Metcalf v. BSC Group, Inc.

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Justia Opinion Summary

The Supreme Judicial Court affirmed the judgment of the superior court judge granting summary judgment in favor of BSC Companies, Inc., BSC Group, Inc., and the companies' president (collectively, BSC) in this action brought by BSC's former employees alleging claims under the Prevailing Wage Act, Mass. Gen. Laws ch. 149, 26-27H, holding that the contracts at issue were not governed by the Act, and BSC was not required to pay its employees a prevailing wage pursuant to the contracts.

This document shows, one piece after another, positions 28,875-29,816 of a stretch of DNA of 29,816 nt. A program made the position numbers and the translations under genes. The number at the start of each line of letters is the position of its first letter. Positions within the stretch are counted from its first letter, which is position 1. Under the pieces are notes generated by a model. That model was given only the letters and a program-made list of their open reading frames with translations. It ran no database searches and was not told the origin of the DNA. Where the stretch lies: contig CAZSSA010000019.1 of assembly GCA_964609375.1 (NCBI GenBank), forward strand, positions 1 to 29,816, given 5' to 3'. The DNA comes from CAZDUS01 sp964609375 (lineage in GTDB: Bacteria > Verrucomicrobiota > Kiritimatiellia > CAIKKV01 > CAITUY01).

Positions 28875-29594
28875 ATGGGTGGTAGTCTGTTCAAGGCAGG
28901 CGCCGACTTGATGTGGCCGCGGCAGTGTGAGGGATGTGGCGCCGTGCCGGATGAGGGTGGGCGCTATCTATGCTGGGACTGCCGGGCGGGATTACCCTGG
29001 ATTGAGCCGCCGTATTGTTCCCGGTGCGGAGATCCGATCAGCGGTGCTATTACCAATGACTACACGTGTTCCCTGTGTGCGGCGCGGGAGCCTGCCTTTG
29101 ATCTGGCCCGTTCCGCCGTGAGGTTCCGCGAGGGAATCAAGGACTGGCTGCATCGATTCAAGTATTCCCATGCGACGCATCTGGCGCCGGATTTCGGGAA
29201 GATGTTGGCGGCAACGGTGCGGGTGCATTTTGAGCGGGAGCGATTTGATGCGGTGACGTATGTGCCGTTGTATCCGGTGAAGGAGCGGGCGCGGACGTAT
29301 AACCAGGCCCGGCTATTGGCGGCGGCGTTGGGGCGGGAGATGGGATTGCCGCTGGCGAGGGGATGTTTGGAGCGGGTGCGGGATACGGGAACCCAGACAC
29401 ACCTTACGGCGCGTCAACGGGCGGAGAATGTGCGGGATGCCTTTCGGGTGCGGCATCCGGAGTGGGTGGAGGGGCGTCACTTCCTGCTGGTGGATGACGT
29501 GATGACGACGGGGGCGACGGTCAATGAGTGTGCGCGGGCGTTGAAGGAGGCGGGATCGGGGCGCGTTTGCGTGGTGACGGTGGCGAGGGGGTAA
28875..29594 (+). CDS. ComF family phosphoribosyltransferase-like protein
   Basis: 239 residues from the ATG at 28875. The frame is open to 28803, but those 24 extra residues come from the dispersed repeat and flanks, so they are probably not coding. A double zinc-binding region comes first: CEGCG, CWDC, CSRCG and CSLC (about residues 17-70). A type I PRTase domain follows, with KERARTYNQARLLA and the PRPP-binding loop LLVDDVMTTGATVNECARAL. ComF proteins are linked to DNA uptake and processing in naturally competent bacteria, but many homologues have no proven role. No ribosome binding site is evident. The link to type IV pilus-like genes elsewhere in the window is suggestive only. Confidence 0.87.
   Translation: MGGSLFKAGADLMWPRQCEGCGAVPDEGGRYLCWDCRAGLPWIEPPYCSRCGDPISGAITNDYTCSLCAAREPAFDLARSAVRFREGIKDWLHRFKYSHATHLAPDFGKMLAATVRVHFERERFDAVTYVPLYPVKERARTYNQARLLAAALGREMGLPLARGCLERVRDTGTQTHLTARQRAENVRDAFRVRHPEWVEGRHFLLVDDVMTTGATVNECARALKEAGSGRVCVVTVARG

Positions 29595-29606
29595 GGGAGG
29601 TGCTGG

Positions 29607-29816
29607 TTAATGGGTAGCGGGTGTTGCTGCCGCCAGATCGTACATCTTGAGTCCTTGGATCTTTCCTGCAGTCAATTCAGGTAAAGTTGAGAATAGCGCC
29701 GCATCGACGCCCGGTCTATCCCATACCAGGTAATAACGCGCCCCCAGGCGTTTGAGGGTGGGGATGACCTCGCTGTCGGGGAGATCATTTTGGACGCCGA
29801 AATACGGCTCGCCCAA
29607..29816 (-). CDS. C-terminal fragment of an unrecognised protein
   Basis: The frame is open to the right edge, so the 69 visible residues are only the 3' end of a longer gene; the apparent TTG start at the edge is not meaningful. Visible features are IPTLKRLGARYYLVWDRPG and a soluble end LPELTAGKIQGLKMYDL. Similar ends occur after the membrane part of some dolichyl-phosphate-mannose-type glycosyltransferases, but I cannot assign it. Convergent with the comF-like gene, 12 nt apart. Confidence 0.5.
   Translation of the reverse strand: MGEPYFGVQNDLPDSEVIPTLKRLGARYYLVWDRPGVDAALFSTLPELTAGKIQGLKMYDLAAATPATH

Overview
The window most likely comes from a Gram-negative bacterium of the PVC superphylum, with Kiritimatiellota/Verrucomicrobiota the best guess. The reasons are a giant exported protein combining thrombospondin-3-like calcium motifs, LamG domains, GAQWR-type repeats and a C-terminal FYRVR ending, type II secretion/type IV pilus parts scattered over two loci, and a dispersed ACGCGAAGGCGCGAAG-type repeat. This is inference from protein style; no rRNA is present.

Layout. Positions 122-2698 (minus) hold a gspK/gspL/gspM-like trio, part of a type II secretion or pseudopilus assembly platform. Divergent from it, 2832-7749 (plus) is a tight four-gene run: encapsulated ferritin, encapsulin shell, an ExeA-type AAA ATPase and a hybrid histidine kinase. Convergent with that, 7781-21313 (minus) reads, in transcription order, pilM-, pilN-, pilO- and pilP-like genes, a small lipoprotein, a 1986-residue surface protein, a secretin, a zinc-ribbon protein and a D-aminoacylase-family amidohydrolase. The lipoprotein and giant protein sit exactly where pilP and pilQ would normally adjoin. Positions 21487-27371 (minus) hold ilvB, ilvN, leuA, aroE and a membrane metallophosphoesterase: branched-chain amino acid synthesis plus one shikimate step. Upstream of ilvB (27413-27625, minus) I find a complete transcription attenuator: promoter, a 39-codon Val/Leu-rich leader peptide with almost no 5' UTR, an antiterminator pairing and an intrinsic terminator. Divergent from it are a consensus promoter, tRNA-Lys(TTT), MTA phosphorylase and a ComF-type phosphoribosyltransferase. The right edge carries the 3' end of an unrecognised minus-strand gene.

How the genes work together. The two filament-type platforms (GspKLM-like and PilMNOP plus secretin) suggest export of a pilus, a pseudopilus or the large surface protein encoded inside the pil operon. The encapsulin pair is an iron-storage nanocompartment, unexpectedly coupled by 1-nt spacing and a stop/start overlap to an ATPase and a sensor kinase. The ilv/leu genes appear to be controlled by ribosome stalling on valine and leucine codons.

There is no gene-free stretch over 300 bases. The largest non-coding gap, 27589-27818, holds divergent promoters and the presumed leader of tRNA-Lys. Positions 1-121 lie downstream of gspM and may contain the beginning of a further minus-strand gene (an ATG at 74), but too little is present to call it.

At issue were two professional engineering services contracts awarded by the Department of Transportation (MassDOT) to BSC. The contracts were not competitively bid and were not awarded to the lowest bidder, unlike contracts for public works construction projects governed by the Act. Further, the contracts did not specify that BSC's employees would be paid at least a prevailing wage determined by the Department of Labor Standards. The superior court judge granted summary judgment to BSC. The Supreme Court affirmed, holding that Plaintiffs were not entitled to a prevailing wage for their work under the professional services contracts.